335without any consciousness on the part of the brain, to brush asideto see that nothing attacked him.Yes. The hat was a nuisance. Theleft hand put it on snatched it off. There he sat, bareheaded,with the wind blowing his hair about, & his head against the brownsail - a head which looked of the sail. A very, very He looked immensely old,James thought. He lookedas ifas if he had done with all this.James rememb considered how he was had forty or fifty or even sixtyyears of life before him: how he would land, & it seemed to himthat he would ?Ja land on the Lighthouse & go on, but his father would land,& it wouldIt was all done unconsciously automatically.He looked as though nothing could reach him, or touch him; as though he hadembodied now that become the very thing that had lain on the outskirts ofJames'smind sincehe was a child; had become thethat view of life:that waste of sea, wast running out to the horizon whichis had become one with the had ec escaped them all. But,He was"There was nothing between them ?as ?he, but & America"?as ?he& he wouldbegin then tochant & cry toswing hisstick untilthey thoughtWasn't that what he used to say that, sitting on a rock,He usedswinginghis legs over the sea. That He liked that.Butthat wasn't quite right either. (For now he was the seaalonemade him looking at his father)for now he had& yet, he looked a little different from that; he looked as if he hadhad a sight of something.Could there be land there?He readwent on readingHe turned the page - everything he did was full ofsigns of his temper - swiftly now.It looked as ifHe was eager, it tootoget to the end of the section; itHe read. His mindseemed to be speeding a up & down, up & down, firstthis page then that.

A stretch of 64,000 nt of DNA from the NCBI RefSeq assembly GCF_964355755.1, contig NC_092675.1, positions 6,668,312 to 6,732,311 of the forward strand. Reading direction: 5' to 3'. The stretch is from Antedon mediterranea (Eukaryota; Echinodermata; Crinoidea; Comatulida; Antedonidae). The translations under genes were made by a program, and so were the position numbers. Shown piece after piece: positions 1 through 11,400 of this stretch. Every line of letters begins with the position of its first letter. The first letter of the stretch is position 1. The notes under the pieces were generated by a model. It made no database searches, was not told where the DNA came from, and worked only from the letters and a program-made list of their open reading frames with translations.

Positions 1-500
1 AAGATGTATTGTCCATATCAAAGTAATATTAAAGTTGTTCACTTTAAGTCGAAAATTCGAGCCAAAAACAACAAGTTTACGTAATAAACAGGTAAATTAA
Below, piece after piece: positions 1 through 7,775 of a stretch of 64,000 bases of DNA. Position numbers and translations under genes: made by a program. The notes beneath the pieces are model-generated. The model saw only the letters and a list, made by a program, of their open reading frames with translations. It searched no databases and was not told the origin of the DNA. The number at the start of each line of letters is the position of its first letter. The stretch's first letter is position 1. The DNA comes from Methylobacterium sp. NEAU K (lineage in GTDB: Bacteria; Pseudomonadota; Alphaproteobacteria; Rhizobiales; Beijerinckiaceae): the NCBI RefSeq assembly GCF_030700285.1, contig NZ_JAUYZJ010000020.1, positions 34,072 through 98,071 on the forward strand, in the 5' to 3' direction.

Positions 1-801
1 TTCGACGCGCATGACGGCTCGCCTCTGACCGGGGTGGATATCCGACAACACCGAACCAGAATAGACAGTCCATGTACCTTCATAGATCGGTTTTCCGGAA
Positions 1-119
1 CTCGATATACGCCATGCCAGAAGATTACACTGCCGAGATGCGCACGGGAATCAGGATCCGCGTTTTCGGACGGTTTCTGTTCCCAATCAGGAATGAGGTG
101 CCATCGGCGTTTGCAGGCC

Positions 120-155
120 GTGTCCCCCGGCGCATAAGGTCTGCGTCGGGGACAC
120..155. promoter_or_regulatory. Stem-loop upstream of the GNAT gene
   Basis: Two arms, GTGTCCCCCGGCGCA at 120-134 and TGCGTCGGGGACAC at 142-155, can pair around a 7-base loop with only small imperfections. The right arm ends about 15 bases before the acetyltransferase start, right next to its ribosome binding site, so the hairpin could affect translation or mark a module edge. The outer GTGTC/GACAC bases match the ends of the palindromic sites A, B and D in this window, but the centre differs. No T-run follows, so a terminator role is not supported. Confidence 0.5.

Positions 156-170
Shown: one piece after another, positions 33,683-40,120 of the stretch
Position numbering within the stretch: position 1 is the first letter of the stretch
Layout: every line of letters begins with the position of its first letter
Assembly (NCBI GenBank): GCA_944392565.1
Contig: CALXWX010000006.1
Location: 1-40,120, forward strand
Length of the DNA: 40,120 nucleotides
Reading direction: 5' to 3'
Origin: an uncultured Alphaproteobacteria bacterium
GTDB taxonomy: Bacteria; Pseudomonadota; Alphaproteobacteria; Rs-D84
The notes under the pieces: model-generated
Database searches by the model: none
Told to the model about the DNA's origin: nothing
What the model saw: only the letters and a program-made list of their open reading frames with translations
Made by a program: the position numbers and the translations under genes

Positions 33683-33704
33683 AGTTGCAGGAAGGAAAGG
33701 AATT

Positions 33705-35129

Suddenly he shut the book with a bang, as if to say,Thats done it with.A sortHe was exalted - He wassatisfied"Come, my dears, he said briskly:LuncheonSandwiches.I want my luncheon.
Resize Images  

Select Pane

Berg Materials

View Pane